It comes from article 132, section 1 of the Withdrawal Agreement (WA), which states that:
Notwithstanding Article 126, the Joint Committee may, before 1 July 2020, adopt a single decision extending the transition period for up to 1 or 2 years.
(Article 126 states that the implementation period ends on 31 Dec 2020.)
However, the new European Union (Withdrawal Agreement) Bill 2019-20 (WAB) states, in clause 33, that:
A Minister of the Crown may not agree in the Joint Committee to an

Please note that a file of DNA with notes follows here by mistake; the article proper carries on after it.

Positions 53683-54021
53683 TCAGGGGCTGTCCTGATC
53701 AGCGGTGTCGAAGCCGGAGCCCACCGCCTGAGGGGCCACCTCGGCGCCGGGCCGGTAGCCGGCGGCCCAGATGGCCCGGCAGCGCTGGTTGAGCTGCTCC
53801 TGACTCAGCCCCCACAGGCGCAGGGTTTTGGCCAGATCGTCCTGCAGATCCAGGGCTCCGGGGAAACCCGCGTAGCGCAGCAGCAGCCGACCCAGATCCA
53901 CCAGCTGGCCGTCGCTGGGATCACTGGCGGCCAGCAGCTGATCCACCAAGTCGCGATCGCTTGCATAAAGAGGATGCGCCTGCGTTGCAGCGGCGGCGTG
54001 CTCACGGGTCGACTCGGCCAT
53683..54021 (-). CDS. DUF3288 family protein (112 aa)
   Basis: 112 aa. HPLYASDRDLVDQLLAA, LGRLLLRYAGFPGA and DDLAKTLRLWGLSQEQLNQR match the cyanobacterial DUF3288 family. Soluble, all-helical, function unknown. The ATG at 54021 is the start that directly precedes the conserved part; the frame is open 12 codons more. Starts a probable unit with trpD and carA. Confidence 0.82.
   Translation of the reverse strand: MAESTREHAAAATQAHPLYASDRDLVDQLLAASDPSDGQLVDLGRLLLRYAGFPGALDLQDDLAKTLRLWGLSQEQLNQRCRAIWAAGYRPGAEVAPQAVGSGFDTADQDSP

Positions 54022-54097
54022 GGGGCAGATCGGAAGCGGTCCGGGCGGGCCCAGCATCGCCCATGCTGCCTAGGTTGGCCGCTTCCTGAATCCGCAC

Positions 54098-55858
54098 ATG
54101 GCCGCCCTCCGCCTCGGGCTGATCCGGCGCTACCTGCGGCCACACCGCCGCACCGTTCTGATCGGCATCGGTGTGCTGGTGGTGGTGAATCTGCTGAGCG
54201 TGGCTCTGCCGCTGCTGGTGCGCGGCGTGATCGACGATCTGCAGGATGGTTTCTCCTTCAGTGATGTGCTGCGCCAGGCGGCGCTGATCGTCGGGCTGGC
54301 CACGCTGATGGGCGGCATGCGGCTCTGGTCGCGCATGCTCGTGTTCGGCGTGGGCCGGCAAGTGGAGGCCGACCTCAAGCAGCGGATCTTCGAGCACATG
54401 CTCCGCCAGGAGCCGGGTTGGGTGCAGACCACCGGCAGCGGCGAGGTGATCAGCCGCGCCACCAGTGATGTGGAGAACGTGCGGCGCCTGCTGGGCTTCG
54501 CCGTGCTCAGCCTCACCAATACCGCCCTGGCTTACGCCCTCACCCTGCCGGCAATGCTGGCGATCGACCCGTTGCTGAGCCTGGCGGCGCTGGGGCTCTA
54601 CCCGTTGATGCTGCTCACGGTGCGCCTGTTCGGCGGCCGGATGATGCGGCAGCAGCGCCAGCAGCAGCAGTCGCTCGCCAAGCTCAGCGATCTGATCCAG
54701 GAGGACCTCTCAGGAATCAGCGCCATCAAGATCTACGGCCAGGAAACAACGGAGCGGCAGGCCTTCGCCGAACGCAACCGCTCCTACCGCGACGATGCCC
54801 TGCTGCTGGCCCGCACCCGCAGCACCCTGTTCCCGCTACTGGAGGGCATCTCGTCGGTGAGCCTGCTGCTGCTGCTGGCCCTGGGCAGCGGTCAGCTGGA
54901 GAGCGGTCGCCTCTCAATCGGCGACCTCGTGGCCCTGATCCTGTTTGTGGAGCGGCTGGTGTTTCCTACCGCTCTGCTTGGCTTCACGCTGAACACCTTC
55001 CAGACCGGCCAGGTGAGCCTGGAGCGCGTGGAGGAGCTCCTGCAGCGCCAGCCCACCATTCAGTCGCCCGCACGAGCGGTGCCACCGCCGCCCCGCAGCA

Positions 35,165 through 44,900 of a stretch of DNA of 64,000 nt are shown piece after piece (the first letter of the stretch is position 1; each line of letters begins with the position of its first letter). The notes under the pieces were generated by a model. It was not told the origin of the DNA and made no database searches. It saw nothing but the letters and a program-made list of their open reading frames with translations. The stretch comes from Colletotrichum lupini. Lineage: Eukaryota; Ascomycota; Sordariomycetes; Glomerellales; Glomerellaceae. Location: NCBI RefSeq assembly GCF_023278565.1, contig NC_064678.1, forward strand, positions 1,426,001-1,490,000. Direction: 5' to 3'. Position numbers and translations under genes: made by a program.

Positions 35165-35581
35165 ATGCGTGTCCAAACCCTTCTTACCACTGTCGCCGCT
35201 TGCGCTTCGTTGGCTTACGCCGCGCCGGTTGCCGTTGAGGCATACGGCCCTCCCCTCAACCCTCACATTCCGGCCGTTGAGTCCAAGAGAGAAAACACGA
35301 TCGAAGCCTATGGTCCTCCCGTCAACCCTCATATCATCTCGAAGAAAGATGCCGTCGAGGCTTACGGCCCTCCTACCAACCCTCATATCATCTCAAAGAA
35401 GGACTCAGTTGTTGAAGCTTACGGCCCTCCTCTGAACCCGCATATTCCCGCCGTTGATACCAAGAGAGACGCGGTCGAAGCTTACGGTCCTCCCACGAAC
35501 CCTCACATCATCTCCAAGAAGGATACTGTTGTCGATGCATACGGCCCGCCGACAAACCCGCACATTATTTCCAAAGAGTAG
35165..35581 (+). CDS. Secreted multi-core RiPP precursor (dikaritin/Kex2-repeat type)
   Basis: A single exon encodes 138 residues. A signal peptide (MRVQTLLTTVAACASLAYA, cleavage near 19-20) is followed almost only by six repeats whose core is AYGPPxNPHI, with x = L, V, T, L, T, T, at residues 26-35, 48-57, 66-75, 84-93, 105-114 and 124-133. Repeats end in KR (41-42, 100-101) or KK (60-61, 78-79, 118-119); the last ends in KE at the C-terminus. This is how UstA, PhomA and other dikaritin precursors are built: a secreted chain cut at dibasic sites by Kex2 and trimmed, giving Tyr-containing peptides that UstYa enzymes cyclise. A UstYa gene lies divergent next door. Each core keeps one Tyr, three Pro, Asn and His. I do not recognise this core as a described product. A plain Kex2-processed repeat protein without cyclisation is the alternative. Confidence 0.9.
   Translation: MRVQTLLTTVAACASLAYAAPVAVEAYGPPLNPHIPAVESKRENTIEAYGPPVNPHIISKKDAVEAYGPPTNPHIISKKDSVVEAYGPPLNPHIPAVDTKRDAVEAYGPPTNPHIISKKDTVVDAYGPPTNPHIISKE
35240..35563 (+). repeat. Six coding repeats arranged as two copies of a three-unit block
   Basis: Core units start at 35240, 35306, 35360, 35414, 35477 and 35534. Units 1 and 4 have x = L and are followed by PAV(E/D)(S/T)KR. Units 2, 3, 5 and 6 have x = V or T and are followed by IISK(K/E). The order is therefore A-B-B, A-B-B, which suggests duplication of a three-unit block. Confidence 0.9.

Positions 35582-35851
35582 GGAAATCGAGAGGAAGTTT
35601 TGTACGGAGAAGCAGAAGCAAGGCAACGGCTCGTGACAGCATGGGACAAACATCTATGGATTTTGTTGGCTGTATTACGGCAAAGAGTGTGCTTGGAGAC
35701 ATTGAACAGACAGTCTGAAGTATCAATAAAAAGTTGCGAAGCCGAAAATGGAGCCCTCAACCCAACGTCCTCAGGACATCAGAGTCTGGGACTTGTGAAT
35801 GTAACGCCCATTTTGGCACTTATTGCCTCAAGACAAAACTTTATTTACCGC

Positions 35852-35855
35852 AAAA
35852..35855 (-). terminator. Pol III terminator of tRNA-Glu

extension of the implementation period.
(Note that this clause was not present in the version of the WAB which started (but failed to complete) its passage through Parliament before the 2019 election.)
This can't be sidestepped by the government sending an official or other representative instead of a minister, because clause 34 specifies that only a Minister of the Crown can be the UK's co-chair of the committee.
Because "The Joint Committee shall adopt its decisions and make its recommendations by mutual consent" (article 166, section 3), this seems to imply that if a co-chair objects to a proposal, that is as good as a veto.
So in other words: what the WA gives, the WAB takes away.